HALL, MARILYN LOUISE (NEE CHILD) January 23, 1953 – January 4, 2014 It is with sadness that we announce the passing of Marilyn Hall; wife, mother, grandmother, sister, daughter, daughter in law, aunt and friend. Marilyn passed peacefully in her sleep at Shuswap Lake General Hospital after a courageous four year battle with cancer. She will be dearly missed by her loving husband of 40 years, Larry Hall, her daughter Kristine Hall of Cranbrook, her son Ryan Hall (Sherry) of Salmon Arm, her granddaughters Cory - Lynn and Shayna, her mother Dorothy Child of Chilliwack, her sister Carol O’Connor of Chilliwack, her brother Barry Child (Linda) of Surrey and so many nieces, nephews and friends. She was pre deceased by her father (Bill), who passed on December 26, 2012. Marilyn was born in Vancouver, B.C. on January 23, 1953 and was the youngest of 3 children born to Bill and Dorothy Child. The family eventually settled in Maple Ridge, B.C. where Marilyn finished her schooling and graduated from Maple Ridge High School. She married Larry Hall on June 30, 1973 and their careers with RBC, took them all over the Province of B.C. Their combined years of service with RBC, numbered 68 years and involved transfers to Coquitlam, Victoria, Fort St. John, Dawson Creek, Westbank, Salmon Arm and Cranbrook. Retirement came on September 30, 2008 and with it, a return to the Shuswap, resettling in Blind Bay. Following retirement, Marilyn became an avid quilter, she so loved spending time with her quilting friends and visiting with family/friends. Winters were spent in Palm Springs. Marilyn lived a full and active life; working, being a truly wonderful wife and mother, travelling, visiting, golfing occasionally, gardening and quilting. She will be forever remembered as a friend to whomever she met. Rest in peace Marilyn, in the safety of Gods hands. A celebration of Marilyn’s life will be held in the spring, date and time to be announced. We especially wish to thank the nursing staff at Shuswap Lake General Hospital, for their superb care of Marilyn. For those that may wish to make a donation in Marilyn’s memory, please donate to the Shuswap Hospital Foundation at PO Box 265, Salmon Arm, B.C. V1E 4N3. Telephone #(250) 803-4565. We also express our deep appreciation to Fischer’s Funeral Services and Crematorium, for their outstanding service and compassion to our family in this sad time. Arrangements entrusted to Fischer’s Funeral Services & Crematorium Ltd., Salmon Arm (250) 833-1129. Email condolences and share memories through Marylin’s obituary at www. fischersfuneralservices.com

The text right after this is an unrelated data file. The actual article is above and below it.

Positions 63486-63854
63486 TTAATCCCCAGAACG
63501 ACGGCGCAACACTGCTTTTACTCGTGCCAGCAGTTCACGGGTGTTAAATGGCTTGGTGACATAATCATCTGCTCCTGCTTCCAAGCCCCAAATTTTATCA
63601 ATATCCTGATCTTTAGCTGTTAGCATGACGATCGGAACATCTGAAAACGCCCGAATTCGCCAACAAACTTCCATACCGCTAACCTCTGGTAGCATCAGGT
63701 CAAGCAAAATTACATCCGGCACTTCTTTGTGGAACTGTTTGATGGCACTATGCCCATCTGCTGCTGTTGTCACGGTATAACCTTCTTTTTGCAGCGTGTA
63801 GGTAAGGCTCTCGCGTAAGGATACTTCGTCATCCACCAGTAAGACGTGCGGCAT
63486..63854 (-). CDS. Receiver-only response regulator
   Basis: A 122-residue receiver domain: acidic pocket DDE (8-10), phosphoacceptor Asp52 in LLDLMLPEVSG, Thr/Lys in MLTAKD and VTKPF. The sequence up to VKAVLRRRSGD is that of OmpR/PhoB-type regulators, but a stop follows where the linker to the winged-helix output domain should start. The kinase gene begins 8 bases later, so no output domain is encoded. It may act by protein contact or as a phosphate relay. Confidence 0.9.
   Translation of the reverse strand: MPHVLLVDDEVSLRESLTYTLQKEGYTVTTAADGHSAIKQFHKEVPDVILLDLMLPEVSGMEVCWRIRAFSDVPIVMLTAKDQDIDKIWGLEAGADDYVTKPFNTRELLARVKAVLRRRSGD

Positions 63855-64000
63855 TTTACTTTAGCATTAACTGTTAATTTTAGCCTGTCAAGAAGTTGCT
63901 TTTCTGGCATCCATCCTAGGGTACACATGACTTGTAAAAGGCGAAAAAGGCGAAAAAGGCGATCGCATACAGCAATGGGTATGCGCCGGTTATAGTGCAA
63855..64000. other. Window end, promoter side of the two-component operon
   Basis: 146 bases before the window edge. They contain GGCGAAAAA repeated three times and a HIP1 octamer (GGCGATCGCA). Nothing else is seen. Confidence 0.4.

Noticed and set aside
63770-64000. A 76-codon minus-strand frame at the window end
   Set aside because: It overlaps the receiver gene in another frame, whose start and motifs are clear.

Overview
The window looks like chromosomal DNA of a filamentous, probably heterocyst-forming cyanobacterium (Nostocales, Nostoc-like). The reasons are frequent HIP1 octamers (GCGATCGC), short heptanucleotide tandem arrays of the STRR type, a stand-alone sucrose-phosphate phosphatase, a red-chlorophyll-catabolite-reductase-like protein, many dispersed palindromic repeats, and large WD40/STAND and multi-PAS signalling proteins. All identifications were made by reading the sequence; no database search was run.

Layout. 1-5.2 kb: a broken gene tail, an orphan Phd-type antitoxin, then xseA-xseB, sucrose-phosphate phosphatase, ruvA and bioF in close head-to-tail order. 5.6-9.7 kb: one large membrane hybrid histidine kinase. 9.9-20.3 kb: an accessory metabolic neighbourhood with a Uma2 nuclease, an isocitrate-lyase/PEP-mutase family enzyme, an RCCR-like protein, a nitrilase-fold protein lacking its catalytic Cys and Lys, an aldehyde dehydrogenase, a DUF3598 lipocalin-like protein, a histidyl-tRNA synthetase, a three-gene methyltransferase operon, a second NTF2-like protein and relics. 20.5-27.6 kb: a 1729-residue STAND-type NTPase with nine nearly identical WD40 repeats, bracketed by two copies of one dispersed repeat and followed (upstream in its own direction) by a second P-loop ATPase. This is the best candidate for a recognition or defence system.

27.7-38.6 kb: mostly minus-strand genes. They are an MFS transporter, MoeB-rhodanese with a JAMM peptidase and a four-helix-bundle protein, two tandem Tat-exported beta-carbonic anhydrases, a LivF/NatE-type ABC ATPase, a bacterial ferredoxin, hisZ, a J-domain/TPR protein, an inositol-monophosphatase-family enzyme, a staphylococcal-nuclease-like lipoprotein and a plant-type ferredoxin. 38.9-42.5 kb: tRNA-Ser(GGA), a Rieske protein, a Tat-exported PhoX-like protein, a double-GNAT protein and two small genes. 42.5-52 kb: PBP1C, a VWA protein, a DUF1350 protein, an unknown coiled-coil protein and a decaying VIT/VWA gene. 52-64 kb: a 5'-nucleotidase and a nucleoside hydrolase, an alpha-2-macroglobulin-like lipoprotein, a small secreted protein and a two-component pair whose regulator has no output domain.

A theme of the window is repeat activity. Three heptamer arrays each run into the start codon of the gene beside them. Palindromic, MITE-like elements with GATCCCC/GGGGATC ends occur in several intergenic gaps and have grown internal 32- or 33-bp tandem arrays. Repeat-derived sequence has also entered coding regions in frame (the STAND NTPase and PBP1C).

By shopping local you support local people.
MACGREGOR, ALEXANDRA ANNE GORDON Alexandra Anne Gordon MacGregor Bournemouth, England October 25, 1944 Deep Creek, BC, Canada December 29, 2013 Rest in Peace
HASKELL Cecil Arnold (Allan) Haskell passed away in the Salmon Arm Hospital on January 1, 2014, at the age of 86 years. He was predeceased by his parents, Edith and George Haskell, sisters Irene and Marie, and brother Floyd. He is survived by his wife Mattie, daughter Shaun, grandsons Michael (Victoria) and Joel, sisters Doris, Lorene, Diane (Henry), Shirley, sister-in-law Margaret, brothers Doug (Pat), Lorne (Pat), brother-in-law Dennis and numerous other relatives. Al served in the Canadian Armed Forces from October 1951 to October 1966 in Canada and Egypt. He worked for the City of Calgary as a heavy duty mechanic from January 1971 until his retirement in 1992 when he moved to Salmon Arm. He liked to go fishing, hunting, camping and, most of all, play golf. His pride and joy was his garden. Special thanks to Dr. Chris Weicker, and the doctors, nurses and staff at the Salmon Arm Hospital for their compassionate care, especially during his last days. At Al’s request, no funeral service will be held. Should friends desire, memorial donations in Al’s name can be made at a charity of choice. Online condolences may be sent through Al’s obituary at www.bowersfuneralservice.com LIPSCOMB, JIM Jim Lipscomb was born July 23,1920, in Harrow, England. He died peacefully at home in Salmon Arm, BC. January 4, 2014. His loving wife Sally and his only daughter Fay have predeceased him. He will be missed by many and lovingly remembered by his family. The memories of his courage, dedication, service to community, patience, love of dancing and adventurous spirit will be shared by all who knew Jim and those memories include Sally, his wife of 67 years, as they were always together. Jim joined the army as a boy soldier. His love of horses attracted him to the artillery unit. He served in the British army for 24 yrs, which included British SAS combat in WWII. Jim resigned from the army and joined the London Fire Brigade, where he served for 22 yrs. Jim and Sally immigrated to Canada in 1977. During those years they were ranchers, farm sitters, bakers and caterers, each were helping the other where they could. Jim was very active in the Legion as President, Sergeant at Arms, and was a participant of the Salmon Arm Colour Party. Jim lived a full, active and interesting life. As he would say “I’ve been a soldier, a fireman, and a cowboy; what more could I want?” Join us for a celebration of his life at the Salmon Arm Legion, January 25, 2014, at 10:00 am. In lieu of flowers a donation can be made to the Legion Poppy Fund. Thank you to all those who helped make it possible to have Jim stay at home during his final days, especially The Home Palliative Care program.
Salmon Wednesday,January January15, 15,2014 2014 Salmon Arm Observer Wednesday,
www.saobserver.net www.saobserver.net A25 A25
Lost & Found
Sports & Recreation
ADVERTISE in the LARGEST OUTDOOR PUBLICATION IN BC The 2014-2016 BC Hunting Regulations Synopsis
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HUNTING Firearms Safety courses. C.O.R.E. & P.A.L. required for Hunting/Firearms Licences. Call Trevor Holmes at (250)832-4105 www.huntingandfirearms.com